Type II diabetes is a complex metabolic problem. Although the body produces enough insulin at first, it isn’t being used properly because at the cellular level, insulin resistance develops. This stimulating the pancreas to produce more and more insulin, until the cells become distressed and die off, leaving the body unable to maintain proper insulin production. The disease worsens.

Treatment for diabetes is variable. It can be very complex, requiring numerous medications, self testing and the addition of insulin injections. Some people do very well for years in a pre-diabetic state. If a fasting blood sugar is minimally elevated, just taking the oral medication metformin, may reduce progression. But if the sugar continues to rise, additional treatment must be started as soon as possible to normalize the sugar.

If someone you know is overweight, particularly if the weight is carried around the waistline, blood sugar levels should be monitored and treated if elevated. Losing weight will help, but weight loss is not easy.

Best results occur with reduced caloric intake and healthful food choices, combined Family exercisewith exercise. Even walking thirty minutes a day, helps lower blood sugar, burns calories and improves longevity.

Type I diabetes is different from Type II. Type I is usually seen in young often thin people, including infants and children. Cells in the pancreas that make insulin are destroyed and are unable to produce insulin, a hormone essential for sugar metabolism. Insulin cannot be taken orally. It must be injected or taken as a nasal spray.

obesityType II diabetes had been a disease of aging people until recent years when overweight children began developing this serious problem. Like adults, children are at risk for serious cardiovascular disease. Elevated blood glucose levels damage arteries throughout the body. Over time the vessels become so narrowed they cannot carry an adequate supply of oxygen-rich blood and nutrients to vital organs. As more children become obese, more of them develop diabetes and are at risk for early heart disease.

So, what should we do? First, understand that Type II diabetes is a serious health risk even when no symptoms are apparent. The American Diabetes Association recommends having a fasting blood sugar test performed at least annually. Blood is taken after having nothing to eat or drink for at least eight hours. A fasting blood sugar above 100 is abnormal.

Another blood test, the hemoglobin A1C, measures red blood cell glucose attachment. This test correlates directly with the blood glucose levels over preceding weeks/months. If the A1C is 8, the glucose average has been 183mg/dl. Until more information becomes available, specialists believe an A1C goal of <7% is valuable in reducing health risks.

Symptoms of High Blood Sugar:
Excess urination (Ex.-Getting up at night repeatedly.)
Excess water consumption (Ex.-Drinking water during the night.)
Increased appetite, blurred vision, low energy
Neuropathy (burning pain and numb feelings in hands and feet)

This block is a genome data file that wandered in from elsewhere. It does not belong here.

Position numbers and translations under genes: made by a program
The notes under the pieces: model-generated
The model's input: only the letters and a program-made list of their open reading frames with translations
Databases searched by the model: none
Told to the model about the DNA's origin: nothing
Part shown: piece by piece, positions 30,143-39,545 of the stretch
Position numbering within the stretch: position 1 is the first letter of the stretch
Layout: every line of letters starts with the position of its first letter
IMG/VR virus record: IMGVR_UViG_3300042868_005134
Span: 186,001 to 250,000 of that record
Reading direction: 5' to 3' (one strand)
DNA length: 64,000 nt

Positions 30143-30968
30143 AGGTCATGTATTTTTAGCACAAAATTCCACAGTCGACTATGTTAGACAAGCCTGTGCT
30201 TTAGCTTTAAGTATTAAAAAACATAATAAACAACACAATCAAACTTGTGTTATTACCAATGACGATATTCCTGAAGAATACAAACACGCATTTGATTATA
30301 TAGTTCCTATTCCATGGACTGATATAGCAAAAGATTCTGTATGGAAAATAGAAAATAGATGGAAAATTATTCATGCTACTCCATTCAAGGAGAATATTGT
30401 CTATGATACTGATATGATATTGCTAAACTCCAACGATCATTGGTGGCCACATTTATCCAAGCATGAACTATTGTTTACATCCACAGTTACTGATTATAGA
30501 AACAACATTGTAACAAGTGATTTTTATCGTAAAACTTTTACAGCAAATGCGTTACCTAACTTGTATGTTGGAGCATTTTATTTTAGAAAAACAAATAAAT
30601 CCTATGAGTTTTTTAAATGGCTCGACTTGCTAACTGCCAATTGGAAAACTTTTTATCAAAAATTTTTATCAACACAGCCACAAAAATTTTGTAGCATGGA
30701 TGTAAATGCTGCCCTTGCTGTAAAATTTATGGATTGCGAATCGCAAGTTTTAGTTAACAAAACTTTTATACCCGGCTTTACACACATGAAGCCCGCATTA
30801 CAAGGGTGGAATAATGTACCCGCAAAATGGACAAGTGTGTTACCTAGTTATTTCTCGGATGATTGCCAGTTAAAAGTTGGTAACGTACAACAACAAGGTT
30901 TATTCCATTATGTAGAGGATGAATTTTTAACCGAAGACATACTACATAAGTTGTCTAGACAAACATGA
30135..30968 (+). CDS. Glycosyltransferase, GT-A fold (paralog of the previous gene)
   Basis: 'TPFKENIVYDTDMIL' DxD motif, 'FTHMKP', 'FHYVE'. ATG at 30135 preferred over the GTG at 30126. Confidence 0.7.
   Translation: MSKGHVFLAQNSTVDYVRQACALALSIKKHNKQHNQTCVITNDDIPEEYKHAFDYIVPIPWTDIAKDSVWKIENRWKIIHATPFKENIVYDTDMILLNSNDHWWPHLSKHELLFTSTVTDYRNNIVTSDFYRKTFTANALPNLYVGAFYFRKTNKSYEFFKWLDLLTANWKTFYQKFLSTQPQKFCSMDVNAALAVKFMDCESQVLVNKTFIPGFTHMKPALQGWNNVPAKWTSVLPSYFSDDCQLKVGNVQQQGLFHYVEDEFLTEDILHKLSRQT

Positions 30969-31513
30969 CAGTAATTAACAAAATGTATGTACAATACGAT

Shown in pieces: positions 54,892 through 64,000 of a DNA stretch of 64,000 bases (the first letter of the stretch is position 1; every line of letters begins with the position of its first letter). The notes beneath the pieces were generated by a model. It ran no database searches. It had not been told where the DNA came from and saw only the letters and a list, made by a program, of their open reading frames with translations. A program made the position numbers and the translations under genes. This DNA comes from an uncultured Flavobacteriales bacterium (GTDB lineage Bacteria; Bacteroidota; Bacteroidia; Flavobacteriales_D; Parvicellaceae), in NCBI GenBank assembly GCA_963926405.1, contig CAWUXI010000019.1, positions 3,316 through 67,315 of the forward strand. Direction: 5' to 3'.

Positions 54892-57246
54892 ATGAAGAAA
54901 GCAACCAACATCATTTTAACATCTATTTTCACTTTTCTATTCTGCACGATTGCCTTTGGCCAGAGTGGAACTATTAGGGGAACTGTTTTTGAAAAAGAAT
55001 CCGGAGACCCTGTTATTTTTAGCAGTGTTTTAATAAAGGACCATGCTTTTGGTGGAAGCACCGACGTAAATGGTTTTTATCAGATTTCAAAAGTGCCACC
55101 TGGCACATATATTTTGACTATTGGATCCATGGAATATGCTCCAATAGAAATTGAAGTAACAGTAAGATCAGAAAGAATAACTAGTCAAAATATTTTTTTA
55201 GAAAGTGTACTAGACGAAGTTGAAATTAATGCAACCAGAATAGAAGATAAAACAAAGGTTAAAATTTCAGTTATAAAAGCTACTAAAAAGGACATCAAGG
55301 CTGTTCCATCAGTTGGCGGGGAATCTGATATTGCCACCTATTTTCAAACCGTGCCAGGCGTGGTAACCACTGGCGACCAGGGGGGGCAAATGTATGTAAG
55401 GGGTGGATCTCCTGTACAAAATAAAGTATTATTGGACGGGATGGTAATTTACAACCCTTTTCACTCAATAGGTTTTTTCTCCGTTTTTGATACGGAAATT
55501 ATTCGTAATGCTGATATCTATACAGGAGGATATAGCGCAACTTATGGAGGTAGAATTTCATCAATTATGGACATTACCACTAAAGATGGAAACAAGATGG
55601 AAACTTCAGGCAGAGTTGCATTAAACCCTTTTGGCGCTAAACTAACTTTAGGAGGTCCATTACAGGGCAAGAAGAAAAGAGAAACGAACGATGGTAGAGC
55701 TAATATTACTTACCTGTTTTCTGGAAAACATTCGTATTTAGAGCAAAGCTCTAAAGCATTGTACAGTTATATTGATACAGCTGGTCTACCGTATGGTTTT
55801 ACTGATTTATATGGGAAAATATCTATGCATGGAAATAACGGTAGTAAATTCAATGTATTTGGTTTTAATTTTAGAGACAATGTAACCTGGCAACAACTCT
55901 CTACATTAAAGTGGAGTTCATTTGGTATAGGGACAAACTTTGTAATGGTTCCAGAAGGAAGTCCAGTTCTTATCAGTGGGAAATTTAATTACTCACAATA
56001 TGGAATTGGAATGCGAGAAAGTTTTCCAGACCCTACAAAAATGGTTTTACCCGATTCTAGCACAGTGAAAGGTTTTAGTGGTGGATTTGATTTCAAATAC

Additional information regarding diabetes, healthful eating and weight control can be found on the following websites:
www.realage.com, www.diabetes.orgDiabetes Health in your handsBetty Kuffel, MD

MENOPAUSE IMPACT ON HEART DISEASE

Heart disease, osteoporosis and dementia increase with age.
New information supports prescribing estrogen to reduce these risks.

Few doctors will prescribe a hormone replacement following menopause because the Women’s Health Initiative (WHI) showed the risks of use far outweighed its benefits. According to the study, prescribing hormone replacements to block hot flashes put women at risk of breast cancer, uterine cancer, strokes and blood clots.

Hormone supplementation is complex. There are many pros and cons, but the WHI conclusion made it easy for doctors to just say no.

However, new research may reverse that practice. It might be time to once reconsider the use of hormone replacement for some woman.

Loss of ovarian hormone effects after menopause (or surgical ovarian removal) results in reduced bone density, leading to osteoporosis and broken bones. Many other symptoms such as skin wrinkling, hair changes and reduced libido are non-life threatening, but are irritating. In addition, serious health problems evolve over years and impact long term health.

Heart shapped brain♥ Heart diseasebrain skeleton
Osteoporosis
Dementia

 

 

Heart disease is the #1 cause of death in women.
There was a time when we were told estrogen had no effect on cholesterol, but a recent study showed reduced estrogen resulted in decreased function and effectiveness of HDL. HDL is High Density Lipoprotein, the good cholesterol. We want this number to be high.

♥ In a Danish study, women who took estrogen after menopause had a significant reduction in heart attack, heart failure and mortality (with no increase in cancer, clots or stroke).
♥ A Japanese study on menopausal women reported similar favorable heart findings and, in addition, showed improved bone density.

Osteoporosis results in more than 1.5 million fractures each year.
Fifty percent of all women over the age of 50 will suffer an osteoporosis-related fracture. Estrogen aids in calcium metabolism and is a key component of bone mass. Loss of estrogen with menopause contributes to weak bones and fractures in aging women. Poor diet and lack of exercise during adolescence reduce bone strength in later years. Proper exercise, vitamin D and adequate calcium intake are beneficial for bone health.

Dementia
Alzheimer’s disease is the 6th leading cause of death in the US – 2/3rds of these are women. At this time, Alzheimer’s is the only cause of death in the top ten that cannot be prevented or cured. The good news is, a recent preliminary study of the brain showed positive estrogen effects on the hippocampus (memory area) in women taking estrogen. Hormone replacement may reduce dementia in women. (See: Estrogen is back in the news. www.lipsticklogic.com)